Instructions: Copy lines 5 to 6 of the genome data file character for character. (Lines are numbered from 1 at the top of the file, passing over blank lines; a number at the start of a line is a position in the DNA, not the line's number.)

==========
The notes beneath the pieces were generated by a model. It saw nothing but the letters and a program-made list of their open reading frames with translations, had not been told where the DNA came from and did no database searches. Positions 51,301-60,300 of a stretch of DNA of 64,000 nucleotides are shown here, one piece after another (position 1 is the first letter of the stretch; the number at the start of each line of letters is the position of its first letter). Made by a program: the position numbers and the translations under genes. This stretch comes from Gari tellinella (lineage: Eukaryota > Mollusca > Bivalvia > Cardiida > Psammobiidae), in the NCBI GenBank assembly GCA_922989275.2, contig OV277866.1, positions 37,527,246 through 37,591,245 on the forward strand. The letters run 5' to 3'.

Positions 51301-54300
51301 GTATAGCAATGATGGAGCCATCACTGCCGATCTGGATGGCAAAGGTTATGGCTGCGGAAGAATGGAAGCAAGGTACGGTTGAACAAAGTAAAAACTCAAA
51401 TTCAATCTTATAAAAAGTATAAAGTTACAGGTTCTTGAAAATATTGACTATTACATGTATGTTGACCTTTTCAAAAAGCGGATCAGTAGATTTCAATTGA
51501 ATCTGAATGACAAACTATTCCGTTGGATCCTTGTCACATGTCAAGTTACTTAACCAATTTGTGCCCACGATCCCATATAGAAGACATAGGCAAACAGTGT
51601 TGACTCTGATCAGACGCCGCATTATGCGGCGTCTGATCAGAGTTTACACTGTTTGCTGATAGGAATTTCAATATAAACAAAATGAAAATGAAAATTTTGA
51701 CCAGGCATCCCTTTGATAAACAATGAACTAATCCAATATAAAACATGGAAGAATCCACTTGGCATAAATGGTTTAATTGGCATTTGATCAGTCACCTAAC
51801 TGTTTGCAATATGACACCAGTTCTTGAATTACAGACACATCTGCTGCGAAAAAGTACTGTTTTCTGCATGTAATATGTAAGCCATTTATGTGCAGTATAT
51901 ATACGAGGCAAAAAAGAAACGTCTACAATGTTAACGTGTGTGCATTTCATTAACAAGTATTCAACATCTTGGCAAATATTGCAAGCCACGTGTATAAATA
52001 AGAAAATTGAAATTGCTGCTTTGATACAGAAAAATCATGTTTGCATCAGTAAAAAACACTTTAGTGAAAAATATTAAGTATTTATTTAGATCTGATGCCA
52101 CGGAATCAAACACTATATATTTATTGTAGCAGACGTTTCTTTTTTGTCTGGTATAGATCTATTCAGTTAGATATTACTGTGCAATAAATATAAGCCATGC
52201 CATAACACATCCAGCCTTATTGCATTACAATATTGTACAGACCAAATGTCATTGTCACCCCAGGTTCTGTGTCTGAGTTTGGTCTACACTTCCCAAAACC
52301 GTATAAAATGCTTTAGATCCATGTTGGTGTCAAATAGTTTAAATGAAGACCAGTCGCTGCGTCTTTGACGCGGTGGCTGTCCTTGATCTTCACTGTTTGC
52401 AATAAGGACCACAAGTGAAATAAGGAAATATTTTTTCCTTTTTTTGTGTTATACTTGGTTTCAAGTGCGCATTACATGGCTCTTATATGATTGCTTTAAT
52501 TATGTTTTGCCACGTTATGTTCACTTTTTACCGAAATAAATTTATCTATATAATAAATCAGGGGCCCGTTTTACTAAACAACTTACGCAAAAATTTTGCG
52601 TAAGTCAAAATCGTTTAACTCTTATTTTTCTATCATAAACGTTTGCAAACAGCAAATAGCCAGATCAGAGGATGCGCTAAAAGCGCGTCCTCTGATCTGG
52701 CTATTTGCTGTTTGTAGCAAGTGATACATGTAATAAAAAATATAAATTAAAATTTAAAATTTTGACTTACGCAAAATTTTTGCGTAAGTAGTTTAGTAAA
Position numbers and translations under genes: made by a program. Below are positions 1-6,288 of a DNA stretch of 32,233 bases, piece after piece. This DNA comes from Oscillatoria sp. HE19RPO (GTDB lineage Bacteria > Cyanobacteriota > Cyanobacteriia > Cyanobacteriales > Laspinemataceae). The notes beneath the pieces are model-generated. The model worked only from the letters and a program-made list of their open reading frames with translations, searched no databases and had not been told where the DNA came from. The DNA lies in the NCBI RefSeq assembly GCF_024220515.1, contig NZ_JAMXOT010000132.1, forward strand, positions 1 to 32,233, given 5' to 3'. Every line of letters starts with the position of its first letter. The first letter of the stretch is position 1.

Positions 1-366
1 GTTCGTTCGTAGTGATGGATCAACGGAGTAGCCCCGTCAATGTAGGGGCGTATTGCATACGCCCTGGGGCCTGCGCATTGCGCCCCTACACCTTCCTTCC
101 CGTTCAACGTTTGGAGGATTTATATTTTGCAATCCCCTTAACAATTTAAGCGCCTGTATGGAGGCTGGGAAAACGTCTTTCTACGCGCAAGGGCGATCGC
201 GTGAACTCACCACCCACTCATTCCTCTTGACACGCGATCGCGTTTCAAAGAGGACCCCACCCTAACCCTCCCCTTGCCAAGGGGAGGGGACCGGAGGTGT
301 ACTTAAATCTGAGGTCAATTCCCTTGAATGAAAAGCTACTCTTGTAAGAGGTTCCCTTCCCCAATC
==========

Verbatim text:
51501 ATCTGAATGACAAACTATTCCGTTGGATCCTTGTCACATGTCAAGTTACTTAACCAATTTGTGCCCACGATCCCATATAGAAGACATAGGCAAACAGTGT
51601 TGACTCTGATCAGACGCCGCATTATGCGGCGTCTGATCAGAGTTTACACTGTTTGCTGATAGGAATTTCAATATAAACAAAATGAAAATGAAAATTTTGA